Inventorying Your Personal Traits. Begin the self-assessment process by creating an inventory of your personal traits. Using the list, decide which of these personal traits describe you.
Focusing on Selected Personal Traits. Of all the traits you identified from the list, select the ten you believe most accurately describe you. If you are having a difficult time deciding, think about which words people who know you well would use to describe you. Keep track of these ten traits.
Considering Your Personal Traits in the Job Search Process. As you begin exploring jobs and careers, watch for matches between your personal traits and the job descriptions you read. Some jobs will require many personal traits you know you possess, and others will not seem to match those traits.
STEP 2 Identifying Your Personal Values
Your personal values affect every aspect of your life, including employment, and they develop and change as you move through life. Values can be defined as principles that we hold in high regard, qualities that are important and desirable to us. Some values aren't ordinarily connected to work (love, beauty, marriage, family, or religion), and others are (autonomy, cooperation, effectiveness, achievement, knowledge, and security). Our values determine, impart, the level of satisfaction we feel in a particular job.
Defining Acceptable Working Conditions. One facet of employment is the set off working conditions that must exist for someone to consider taking a job. Each of us would probably create a unique list of acceptable working conditions, but items that might be included on many peoples lists are the amount of money you would need to be paid, how far you are willing to drive or travel, the amount of freedom you want in determining your own schedule, whether you would be working with people or data or things, and the types of tasks you would be willing to do. Your conditions might include statements of working conditions you will not accept; for example, you might not be willing to work at night or on weekends or holidays. If you were offered a job tomorrow, what conditions would have to exist for you to realistically consider accepting the position? Take some time and make a list of these conditions.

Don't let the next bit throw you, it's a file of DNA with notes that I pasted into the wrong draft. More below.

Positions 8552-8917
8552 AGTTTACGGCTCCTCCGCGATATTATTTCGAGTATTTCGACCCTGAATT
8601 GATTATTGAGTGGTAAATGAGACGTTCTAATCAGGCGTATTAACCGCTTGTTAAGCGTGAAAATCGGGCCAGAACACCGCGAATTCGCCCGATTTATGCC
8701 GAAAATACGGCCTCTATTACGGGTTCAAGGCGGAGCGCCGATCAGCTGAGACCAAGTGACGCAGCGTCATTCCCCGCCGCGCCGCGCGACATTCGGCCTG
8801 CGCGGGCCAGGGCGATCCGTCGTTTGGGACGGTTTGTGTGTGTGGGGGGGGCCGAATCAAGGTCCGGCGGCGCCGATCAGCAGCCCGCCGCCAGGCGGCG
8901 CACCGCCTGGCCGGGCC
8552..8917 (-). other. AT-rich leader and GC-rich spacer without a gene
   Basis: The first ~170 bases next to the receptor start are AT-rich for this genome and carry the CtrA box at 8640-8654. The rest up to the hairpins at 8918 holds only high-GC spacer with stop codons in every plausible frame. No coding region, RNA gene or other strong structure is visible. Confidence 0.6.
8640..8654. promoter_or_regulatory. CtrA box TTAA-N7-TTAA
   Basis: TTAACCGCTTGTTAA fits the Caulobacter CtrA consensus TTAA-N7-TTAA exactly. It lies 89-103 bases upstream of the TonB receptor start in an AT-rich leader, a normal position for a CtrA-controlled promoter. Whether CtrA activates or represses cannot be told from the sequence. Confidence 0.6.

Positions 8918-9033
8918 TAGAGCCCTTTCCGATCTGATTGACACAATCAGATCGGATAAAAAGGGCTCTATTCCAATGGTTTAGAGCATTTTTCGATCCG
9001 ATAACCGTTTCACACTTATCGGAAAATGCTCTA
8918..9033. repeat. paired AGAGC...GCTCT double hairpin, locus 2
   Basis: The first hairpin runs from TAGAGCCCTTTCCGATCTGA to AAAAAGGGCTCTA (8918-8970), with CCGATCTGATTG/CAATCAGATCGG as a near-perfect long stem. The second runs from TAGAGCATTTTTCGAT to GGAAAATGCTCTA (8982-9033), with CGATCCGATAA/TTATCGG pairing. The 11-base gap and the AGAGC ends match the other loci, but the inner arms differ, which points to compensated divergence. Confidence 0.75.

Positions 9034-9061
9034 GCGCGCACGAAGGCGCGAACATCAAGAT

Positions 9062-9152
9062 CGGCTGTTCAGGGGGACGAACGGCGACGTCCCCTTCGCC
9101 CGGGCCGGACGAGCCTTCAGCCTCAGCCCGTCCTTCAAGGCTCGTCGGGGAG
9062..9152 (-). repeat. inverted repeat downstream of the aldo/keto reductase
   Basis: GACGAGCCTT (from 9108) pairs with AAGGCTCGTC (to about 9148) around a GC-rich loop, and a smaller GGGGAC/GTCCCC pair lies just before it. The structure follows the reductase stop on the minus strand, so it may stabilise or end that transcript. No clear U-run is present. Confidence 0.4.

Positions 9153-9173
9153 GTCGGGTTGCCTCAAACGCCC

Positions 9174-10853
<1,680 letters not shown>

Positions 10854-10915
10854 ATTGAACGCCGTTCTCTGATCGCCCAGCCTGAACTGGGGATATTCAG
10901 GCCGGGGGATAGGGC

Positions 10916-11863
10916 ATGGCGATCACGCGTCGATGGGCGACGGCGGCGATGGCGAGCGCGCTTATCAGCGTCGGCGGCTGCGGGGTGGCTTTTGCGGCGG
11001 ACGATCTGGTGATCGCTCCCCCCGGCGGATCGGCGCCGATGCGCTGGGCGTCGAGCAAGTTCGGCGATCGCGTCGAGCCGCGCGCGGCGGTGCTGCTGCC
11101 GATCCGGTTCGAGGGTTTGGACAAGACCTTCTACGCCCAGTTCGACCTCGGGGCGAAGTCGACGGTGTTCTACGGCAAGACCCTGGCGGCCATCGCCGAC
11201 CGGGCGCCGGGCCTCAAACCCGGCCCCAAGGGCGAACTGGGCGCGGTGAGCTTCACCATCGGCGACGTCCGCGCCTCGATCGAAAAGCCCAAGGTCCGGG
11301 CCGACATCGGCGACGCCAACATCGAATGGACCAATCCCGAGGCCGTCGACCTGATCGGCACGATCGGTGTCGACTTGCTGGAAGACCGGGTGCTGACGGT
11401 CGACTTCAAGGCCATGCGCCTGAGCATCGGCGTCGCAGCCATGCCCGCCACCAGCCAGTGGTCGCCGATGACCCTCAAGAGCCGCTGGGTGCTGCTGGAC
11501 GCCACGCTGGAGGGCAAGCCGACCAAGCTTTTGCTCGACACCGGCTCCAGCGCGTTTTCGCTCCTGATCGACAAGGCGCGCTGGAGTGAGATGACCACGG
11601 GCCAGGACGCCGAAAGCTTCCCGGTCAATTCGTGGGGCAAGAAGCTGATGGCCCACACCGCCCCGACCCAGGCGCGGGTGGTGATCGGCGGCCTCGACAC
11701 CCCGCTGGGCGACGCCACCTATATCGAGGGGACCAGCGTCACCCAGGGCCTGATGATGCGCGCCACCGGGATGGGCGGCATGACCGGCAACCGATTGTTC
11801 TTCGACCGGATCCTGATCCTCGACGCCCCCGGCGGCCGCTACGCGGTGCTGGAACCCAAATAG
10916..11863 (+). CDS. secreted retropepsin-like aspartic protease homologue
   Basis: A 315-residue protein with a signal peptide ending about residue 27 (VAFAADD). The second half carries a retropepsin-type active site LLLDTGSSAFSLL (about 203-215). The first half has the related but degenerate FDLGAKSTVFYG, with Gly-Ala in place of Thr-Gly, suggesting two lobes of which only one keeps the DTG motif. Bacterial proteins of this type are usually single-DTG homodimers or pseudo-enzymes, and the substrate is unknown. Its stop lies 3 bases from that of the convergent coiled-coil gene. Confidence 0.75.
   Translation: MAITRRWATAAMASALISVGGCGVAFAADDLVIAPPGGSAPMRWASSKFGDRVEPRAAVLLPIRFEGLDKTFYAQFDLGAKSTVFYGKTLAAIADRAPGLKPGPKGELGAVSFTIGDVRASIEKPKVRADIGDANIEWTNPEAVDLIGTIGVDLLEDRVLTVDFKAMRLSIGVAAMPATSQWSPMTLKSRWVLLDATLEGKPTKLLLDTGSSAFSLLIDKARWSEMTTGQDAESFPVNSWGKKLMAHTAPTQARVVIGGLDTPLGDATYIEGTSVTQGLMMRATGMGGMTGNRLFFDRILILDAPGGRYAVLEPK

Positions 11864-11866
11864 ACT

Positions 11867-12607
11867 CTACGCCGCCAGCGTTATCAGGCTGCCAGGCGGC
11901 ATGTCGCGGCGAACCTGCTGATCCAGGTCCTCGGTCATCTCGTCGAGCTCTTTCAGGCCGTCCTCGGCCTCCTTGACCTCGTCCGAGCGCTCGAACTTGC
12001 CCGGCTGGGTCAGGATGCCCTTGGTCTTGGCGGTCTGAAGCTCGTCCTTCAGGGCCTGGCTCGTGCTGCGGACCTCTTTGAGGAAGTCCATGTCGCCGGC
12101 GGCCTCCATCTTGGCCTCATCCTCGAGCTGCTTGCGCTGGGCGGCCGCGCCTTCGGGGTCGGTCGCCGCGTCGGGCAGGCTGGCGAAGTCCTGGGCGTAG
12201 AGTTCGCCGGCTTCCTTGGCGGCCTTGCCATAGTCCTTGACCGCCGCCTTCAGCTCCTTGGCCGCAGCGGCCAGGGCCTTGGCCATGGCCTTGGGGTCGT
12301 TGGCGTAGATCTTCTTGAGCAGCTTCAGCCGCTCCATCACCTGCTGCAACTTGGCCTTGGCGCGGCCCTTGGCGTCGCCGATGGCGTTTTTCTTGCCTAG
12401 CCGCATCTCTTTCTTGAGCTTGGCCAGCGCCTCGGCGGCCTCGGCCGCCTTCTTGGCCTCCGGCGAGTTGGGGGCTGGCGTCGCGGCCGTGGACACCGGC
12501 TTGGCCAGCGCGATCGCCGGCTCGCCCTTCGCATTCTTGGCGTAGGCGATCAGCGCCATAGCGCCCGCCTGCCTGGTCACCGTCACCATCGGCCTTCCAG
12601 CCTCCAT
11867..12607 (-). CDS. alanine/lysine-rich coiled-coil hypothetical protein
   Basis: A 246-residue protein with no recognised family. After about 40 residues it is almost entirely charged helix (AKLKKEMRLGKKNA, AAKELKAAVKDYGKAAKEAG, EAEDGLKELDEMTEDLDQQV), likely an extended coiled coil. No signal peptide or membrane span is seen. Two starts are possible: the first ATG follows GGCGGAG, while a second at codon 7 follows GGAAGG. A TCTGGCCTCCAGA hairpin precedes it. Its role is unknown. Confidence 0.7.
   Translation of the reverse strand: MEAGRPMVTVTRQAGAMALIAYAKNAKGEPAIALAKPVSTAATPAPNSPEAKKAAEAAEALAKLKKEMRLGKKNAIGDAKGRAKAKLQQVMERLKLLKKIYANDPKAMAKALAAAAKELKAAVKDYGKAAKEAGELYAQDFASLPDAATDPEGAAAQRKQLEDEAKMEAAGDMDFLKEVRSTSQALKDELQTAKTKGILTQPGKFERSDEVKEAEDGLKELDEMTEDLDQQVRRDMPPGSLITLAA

Realizing Associated Values. Your list of working conditions can be used to create an inventory of your values relating to jobs and careers you are exploring. For example, if one of your conditions stated that you wanted to earn at least $25,000 per year, the associated value would be financial gain. If another condition was that you wanted to work with a friendly group of people, the value that goes along with that might be belonging or interaction with people. This article provides a list of commonly held values that relate to the work environment; use it to create your own list of personal values.
Relating Your Values to the World of Work, as you read the job descriptions in this article and in other suggested resources, think about the values associated with that position.
If you were thinking about a career in this field, or any other field you're exploring, at least some of the associated values should match those you extracted from your list of working conditions. Take a second look at any values that don t match up. How important are they to you? What will happen if they are not satisfied on the job? Can you incorporate those personal values elsewhere? Your answers need to be brutally honest. As you continue your exploration, be sure to add to your list any additional values that occur to you.